Scintillating Starburst illustrates perceptual illusions

[Most people most of the time don’t think about the fact that they’re experiencing the world only through their senses and perceptual processing systems rather than directly (what some have called first order mediation), but naturally occurring and especially human-created optical illusions (a form of technology defined broadly) can be powerful reminders and represent compelling (tele)presence illusions. The post below from the Pascal’s Pensées, or Pascal’s Thoughts, blog (“Contemplations from the trenches of Neuroscience, Psychology, Metaphysics and Life”) introduces an effective example. See the original version of the post for larger images and a detailed technical report about the illusion. –Matthew]

[Image: A Scintillating Starburst – do you see rays coming from the center?]

Introducing a Visual Illusion – the Scintillating Starburst

Posted on May 27, 2021 by Lascap

This post consists of two parts. The first part is aimed at introducing this new illusion to a general audience. The second part is intended to supplement technical details for specialist readers.

Most people believe that what they see corresponds to reality, a philosophical position called “naive realism“.

This position is challenged by the existence of visual illusions, where perception differs from reality, revealing the subjective nature of our perception.

One such class of visual illusions is known as “illusory contours”. Presented with this illusion, observers perceive edges that are not actually there. The most well-known example of this phenomenon is the “Kanizsa triangle”.

[Image: Kanizsa triangle (1955). Note the illusory white triangle on top seems to cover the rest of the image. Objectively, there is no difference in the brightness of the inside of the white triangle and the background.]

Most observers interpret this scene – assuming one is looking down from above – as a white triangle being on top of three black circles as well as another triangle, not as three pac-men and < ^ > symbols that just randomly happen to align in this configuration just by chance.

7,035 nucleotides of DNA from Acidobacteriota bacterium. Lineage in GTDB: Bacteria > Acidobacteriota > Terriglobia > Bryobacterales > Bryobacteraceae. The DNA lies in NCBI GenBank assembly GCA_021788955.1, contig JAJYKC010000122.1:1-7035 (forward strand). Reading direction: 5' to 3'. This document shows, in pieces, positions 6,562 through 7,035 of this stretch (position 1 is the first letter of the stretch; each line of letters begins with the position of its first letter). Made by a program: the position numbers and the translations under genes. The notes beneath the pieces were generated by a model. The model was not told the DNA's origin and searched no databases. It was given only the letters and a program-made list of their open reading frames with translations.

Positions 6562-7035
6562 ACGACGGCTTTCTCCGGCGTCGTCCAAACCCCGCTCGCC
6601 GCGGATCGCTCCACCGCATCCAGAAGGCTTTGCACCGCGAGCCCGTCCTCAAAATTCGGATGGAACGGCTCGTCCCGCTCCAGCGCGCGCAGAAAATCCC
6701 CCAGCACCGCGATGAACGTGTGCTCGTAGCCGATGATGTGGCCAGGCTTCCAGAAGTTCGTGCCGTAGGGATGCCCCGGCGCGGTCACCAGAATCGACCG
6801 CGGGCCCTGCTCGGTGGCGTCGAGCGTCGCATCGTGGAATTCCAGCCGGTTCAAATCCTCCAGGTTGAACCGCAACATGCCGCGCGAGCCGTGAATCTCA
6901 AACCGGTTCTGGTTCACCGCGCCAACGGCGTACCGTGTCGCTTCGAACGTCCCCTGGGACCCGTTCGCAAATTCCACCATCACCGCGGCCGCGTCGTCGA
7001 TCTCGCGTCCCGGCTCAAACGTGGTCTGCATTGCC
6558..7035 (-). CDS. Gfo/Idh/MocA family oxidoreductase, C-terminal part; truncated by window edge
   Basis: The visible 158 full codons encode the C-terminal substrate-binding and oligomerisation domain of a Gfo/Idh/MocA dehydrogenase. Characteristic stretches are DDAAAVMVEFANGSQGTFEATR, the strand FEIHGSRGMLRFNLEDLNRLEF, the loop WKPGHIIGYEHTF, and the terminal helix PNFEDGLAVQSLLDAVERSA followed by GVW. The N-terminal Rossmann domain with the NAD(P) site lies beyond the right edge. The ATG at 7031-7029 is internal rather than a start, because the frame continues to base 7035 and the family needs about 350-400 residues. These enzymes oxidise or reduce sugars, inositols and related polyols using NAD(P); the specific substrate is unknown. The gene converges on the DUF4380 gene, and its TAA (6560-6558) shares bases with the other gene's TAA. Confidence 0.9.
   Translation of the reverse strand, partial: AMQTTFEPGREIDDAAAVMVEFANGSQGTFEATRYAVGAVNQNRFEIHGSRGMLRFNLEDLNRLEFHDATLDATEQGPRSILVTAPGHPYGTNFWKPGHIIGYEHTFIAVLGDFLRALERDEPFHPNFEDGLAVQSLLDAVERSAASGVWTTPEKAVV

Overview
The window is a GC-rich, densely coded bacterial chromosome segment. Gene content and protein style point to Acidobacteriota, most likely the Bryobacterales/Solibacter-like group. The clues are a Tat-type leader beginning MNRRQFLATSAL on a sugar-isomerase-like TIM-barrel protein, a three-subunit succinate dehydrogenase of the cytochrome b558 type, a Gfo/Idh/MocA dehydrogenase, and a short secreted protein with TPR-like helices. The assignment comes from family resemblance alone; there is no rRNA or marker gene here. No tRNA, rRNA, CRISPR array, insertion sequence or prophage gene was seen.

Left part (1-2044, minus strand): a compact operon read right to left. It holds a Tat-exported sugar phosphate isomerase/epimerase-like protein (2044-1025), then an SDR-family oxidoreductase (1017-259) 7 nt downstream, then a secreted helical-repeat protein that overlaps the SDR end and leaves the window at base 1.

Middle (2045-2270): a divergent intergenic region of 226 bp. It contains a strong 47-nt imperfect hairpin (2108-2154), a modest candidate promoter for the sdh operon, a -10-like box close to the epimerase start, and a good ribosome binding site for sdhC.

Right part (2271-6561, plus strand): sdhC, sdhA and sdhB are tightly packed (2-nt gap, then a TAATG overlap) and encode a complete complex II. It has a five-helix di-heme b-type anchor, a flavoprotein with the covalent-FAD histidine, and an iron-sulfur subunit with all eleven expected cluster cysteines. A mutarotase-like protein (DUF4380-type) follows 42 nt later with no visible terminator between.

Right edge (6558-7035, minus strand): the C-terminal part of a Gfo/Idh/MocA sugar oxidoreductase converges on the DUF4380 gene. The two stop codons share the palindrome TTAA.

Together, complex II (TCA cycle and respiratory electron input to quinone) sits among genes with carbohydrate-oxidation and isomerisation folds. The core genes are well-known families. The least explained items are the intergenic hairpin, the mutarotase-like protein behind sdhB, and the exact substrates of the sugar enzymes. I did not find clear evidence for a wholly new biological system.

This illustrates another interesting principle of perception – there is compelling evidence that the brain favors the most likely (often the simplest) interpretation of a scene. In other words, the brain is routinely “connecting the dots” to fill in information that is not actually there, and has to do so, as not all necessary information is always fully available. These “best guesses” are often accurate, aiding in the survival of the organism.

All of this has been known for many decades.

In the image at the beginning of this post, bright – but fleeting – rays appear to emanate from the center of the image, akin to seeing the sun breaking through the clouds. Thus, we call this effect the “Scintillating Starburst“. However, these shimmering rays are entirely illusory: they’re the result of our brain connecting the dots. The starburst is not physically present.

What distinguishes this illusion from known effects is that in the Kanizsa triangle, the inducers (the pac-men) are luminance defined, whereas in our Scintillating Starburst, they are themselves the result of subtle features of our visual system.

Without getting too technical here (for details, see our paper), the Scintillating Starburst illusion can be explained as such: The black concentric “wreaths” (technically pairs of scaled star polygons) are all uniformly colored, but the part of our visual system that processes information from the periphery sees the intersection points as brighter than the rest of the wreath. As these “beacons” of brightness are aligned in linear fashion (along a ray projecting from the center), we believe the brain is connecting the dots accordingly, which is why most people see these illusory rays. What makes them shimmer or scintillate is the fact that another part of the visual system (that which processes information at the center of gaze) does not see the intersection points as brighter, but rather as they actually are. Thus, these rays will be fleeting due to the dynamic interplay between these two systems.

The phenomenology of this effect can be quite striking, and further enhanced by optimizing all stimulus dimensions (see paper) and by rotational motion.

[Image: A rotating Scintillating Starburst]

Thus, the Scintillating Starburst is perhaps best understood as a “compound illusion” combining – and revealing – several features of our visual system, much like the “Lilac chaser”.

People readily interpret their environment in light of incomplete or unreliable information. For instance, when looking at stars, some observers are prone to see constellations. We believe the tendency of some people to “connect the dots” is related to their propensity to see non-existing ray patterns, for the same reason.

Note: This illusion was a finalist in the 2020 “best illusion of the year” contest.

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